government, inspired by the Romans creating an effective trifecta of three
forms of government- kingship, aristocracy, and democracy.
iii. Through this form of government, executive power was vested firmly in
two consuls with limited terms along with a senate of lifelong members
and a civilian population who were delegated suffrage on certain social
matters.
iv. This would be reflected in the drafting of the U.S. Constitution, with
Americas new government taking cues from the Roman Republic and in
many respects learning from them.
d. George Washington (Page 38-39)
i. He embodied the American interpretation of Roman virtue, most notably
through the art of surveying and by being an avid enthusiast of Roman
history.
ii. Due to his abrupt retirement from government after the American
Revolution, he was often hailed as Americas Cincinnatus, a reference to a
Roman appointed as emperor during an almost overwhelming outside
invasion of Barbarians who led his fellow Romans away from the brink of
destruction before gracefully relinquishing his power and returning to tend
his farmland.
e. Role of the Executive in Both Societies (Page 40-41)
i. In Rome, the executive power especially in times of crisis was ceded to a
single man responsible for acting boldly and quickly to diffuse enemy
hostilities and maintain the republic while keeping a confident and
resolute public face always.
ii. In America, the president often acts in a similar manner by expanding his
authority and powers as necessary to deal with ongoing domestic and
foreign issues.
iii. For both societies, the advent of government-sanctioned surveillance on
civilians has always been prevalent and sanctioned. For the Romans,
undercover operatives known as curiosi would try to coax citizens into
speaking ill of the emperor so that they could be arrested for perceived
treason against the state. In the U.S. however, technological advances
allow for the National Security Agency to monitor peoples telephone and
online activities for possible hints at terrorist activity.
f. Role of the Legislative in Both Societies (Page 42)
i. In Rome, the Senate was essentially a millionaires club run by public
servants with none of the deliberative mechanists that allows the U.S.
Congress to be successful. Matters regarding foreign policy and war
declarations were delegated solely to the emperor and his advisors. Thus,
putting the sole power to declare military action and have full say about
foreign policy in the hands of the emperor led to an imbalance of power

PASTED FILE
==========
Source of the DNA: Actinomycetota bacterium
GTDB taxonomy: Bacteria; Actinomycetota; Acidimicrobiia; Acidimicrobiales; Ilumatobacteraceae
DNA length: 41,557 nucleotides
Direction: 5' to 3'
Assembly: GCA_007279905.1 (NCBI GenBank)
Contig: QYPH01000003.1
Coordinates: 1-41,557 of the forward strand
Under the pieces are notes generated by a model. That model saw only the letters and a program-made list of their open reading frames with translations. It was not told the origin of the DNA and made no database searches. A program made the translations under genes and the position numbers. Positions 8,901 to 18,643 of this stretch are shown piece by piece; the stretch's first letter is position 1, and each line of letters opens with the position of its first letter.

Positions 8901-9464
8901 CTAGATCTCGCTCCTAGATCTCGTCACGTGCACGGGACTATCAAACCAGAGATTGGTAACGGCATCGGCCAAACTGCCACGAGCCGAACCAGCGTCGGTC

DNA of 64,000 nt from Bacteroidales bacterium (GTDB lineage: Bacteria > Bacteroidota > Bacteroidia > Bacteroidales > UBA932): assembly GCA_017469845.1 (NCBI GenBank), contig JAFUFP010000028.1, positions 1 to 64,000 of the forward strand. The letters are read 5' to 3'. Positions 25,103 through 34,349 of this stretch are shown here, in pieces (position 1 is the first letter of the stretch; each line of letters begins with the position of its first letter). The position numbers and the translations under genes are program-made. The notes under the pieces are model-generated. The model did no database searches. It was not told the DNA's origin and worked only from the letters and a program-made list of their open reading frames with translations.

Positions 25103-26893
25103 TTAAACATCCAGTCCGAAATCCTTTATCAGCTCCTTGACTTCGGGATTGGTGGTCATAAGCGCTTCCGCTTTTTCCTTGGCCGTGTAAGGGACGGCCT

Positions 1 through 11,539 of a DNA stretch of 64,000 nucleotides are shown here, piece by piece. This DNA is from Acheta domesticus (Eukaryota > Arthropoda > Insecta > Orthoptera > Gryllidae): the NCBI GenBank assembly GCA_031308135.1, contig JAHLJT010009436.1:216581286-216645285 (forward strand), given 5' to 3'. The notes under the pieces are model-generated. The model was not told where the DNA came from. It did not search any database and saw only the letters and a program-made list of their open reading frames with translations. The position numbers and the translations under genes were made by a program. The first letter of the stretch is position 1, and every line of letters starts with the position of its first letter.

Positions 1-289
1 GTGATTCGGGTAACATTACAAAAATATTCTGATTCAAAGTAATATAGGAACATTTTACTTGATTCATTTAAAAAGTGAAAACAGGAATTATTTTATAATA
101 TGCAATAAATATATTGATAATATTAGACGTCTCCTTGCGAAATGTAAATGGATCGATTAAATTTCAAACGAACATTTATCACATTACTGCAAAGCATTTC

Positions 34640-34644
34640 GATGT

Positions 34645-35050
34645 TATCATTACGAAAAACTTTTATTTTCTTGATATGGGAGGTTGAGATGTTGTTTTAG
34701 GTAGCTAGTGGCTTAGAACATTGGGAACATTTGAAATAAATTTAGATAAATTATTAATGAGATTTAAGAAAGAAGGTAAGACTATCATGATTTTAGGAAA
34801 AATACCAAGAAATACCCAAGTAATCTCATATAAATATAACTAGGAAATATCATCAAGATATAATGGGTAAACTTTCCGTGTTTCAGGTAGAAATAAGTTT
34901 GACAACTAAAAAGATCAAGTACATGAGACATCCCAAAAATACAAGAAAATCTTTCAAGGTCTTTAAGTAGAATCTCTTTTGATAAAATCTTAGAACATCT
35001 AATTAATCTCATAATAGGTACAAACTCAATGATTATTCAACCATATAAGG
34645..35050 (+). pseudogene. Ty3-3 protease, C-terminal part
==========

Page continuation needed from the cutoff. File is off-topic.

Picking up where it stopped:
within the imperial government that only hastened Romes fall.
ii. With the U.S. Legislative, Congress reserves the right to declare war as
opposed to a single person and can also check any powers given to the
President. However, the president still maintains considerable power along
with the legislative to continue to perpetuate the idea of checks and
balances.
4. The Omphalos Syndrome (Page 43-48)
a. Similarity Between Both Capitals (Page 43)
i. Imperial Rome and Washington are both seen as the focal point of each
society, with the ideas and traits of the elite that inhabits these capitals
ranking of paramount importance.
ii. As a result, the matters of the outside world can seem insignificant and
minimal as a result.
b. Omphalos Syndrome (Page 43-44)
i. Derived from the Greek word navel, it was a stone monument found in
many ancient civilizations that marked the center of the world with its
Roman counterpart being a marble one that supposedly demarcated the
entrance of the mythical Underworld.
ii. Thus, Omphalos Syndrome describes a group of people who believe
themselves to be divinely positioned at the very center of the universe.
iii. For the Romans, this sociocentric thinking prompted Emperor Augustus to
construct a sundial in his honor to not only commemorate his rule but to
boldly declare that the universe now existed as part of the Augustan
system.
iv. Augustuss ego that helped perpetuated this omphalos syndrome was
inflated even further by the great extols of rhetoricians like Aelius
Aristides.
c. Rome as a Capital (Page 45-46)
i. Rome was always a heavy importer of goods and riches but never a key
exporter of anything economic tangible.
ii. Its very infrastructure expended an excessive amount of natural resources.
iii. To appease its citizens, a tax levied by Rome on outside exporters called
Annona was given in the form of fine grain to the people as a form of tax
revenue.
d. Hubris of Rome (Page 47-48)
i. Due to Romans inflated sense of jingoism and sociocentric nationalism, it
became infamous for its hubris and outright mockery as well as
condescension towards outside cultures.
ii. Even its vast network of roads scattered across Italy had regular points that
indicated Rome as the center of the world which only reinforced the
arrogance of the Roman collectivity.
5. Inside the Bubble (Page 48-58)
a. Washington (Page 48-50)
i. Washington is also comparable to imperial Rome in this type of
sociocentric thinking.
ii. The energy that fuels the city comes from its own version of Annona, a
seemingly never-ending flow of revenue and borrowed money that
propagates a sphere of influence virtually nonexistent in any other region
of America.
iii. Its due to the federal government being intricately tied to the citys
identity in almost all aspects that Washington looks and feels completely
different than the rest of America.
iv. The President himself epitomizes this nationalistic pride by adopting an
extremely conspicuous moniker that makes him the most important
person in the most important city in the world.